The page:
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5 December 2013 11:26 am ,
Vol. 342 ,
An animal rights group known as the Nonhuman Rights Project filed lawsuits in three New York courts this week in an...
Researchers have been hot on the trail of the elusive Denisovans, a type of ancient human known only by their DNA and...
Thousands of scientists in the Russian Academy of Sciences (RAS) are about to lose their jobs as a result of the...
Dyslexia, a learning disability that hinders reading, hasn't been associated with deficits in vision, hearing, or...
Exotic, elusive, and dangerous, snakes have fascinated humankind for millennia. They can be hard to find, yet their...
Researchers have sequenced and analyzed the first two snake genomes, which represent two evolutionary extremes. The...
Snake venoms are remarkably complex mixtures that can stun or kill prey within minutes. But more and more researchers...
At age 30, Dutch biologist Freek Vonk has built up a respectable career as a snake scientist. But in his home country,...
- 5 December 2013 11:26 am , Vol. 342 , #6163
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What If Someone FOIAs Your Grant Application?
28 July 2009 2:44 pm
Researchers tend to think of their grant proposals as carefully guarded information that will be seen only by peer reviewers in strictest confidence. Little do they realize that anybody can get their hands on a funded federal grant application by filing a Freedom of Information Act request. The blog Drug Monkey has a long discussion of this issue prompted by a scientist with the National Institutes of Health funding who was hit with such a request and was surprised that he had to comply:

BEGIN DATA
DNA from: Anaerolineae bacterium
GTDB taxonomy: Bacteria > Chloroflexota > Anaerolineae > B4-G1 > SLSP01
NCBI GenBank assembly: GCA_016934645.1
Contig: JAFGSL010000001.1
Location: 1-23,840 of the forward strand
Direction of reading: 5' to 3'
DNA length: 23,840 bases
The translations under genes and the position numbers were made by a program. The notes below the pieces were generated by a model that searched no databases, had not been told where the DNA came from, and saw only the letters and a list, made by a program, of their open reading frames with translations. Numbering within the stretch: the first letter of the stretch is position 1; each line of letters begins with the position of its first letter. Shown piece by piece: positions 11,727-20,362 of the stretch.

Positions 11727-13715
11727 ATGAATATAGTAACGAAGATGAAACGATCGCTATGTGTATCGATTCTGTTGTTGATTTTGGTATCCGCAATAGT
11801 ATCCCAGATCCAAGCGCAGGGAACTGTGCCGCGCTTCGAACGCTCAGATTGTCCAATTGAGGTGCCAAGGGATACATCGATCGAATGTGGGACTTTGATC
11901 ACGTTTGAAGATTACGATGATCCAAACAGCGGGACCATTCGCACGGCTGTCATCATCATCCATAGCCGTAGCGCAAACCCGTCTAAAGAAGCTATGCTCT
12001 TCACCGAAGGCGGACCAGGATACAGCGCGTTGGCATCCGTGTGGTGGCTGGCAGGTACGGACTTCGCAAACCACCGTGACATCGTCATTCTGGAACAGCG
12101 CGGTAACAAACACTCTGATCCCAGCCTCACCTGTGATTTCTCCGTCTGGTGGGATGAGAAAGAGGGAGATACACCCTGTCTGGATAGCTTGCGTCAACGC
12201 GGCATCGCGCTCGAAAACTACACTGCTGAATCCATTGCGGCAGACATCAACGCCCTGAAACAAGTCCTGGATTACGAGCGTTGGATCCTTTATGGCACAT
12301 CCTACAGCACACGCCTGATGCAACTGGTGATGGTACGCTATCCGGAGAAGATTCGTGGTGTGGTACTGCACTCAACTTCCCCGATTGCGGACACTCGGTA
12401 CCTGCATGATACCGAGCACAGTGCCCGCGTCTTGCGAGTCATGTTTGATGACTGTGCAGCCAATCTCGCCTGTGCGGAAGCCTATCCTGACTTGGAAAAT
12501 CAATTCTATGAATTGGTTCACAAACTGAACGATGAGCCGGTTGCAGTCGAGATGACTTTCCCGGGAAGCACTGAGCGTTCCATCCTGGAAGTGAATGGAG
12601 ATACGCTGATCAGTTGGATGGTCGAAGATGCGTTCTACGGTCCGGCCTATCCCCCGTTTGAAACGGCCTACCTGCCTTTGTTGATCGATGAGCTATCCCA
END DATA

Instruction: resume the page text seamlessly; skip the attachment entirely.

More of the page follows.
I am an assistant professor (about 3 years into starting my lab) at a research university. On Monday of this week, I received an email from a freedom of information act specialist saying that a secretary at another research university had requested a copy of my recently funded R01 and that I had 5 days to comply. I called the secretary (who was requesting for an anonymous physician) and explained to her that there was a ton of unpublished data and a research plan for the lab that I thought when writing was confidential. ... I called the FOIA specialist and found out that I could redact portions of my grant but my PO would have to approve the redactions. I found out that this mechanism for obtaining grants is typically used by animal rights activists and labor unions (trying to unionize technicians), but is incredibly rare for competitors to try to do this. ...While this request may be technically legal, it is certainly unethical and terribly noncollegial. I still don't know who the anonymous physician is. Imagine being forced to share your unpublished data and research plan with an anonymous colleague when you wrote the grant with the understanding it would stay confidential!
A few days later, the anonymous physician withdrew the FOIA request.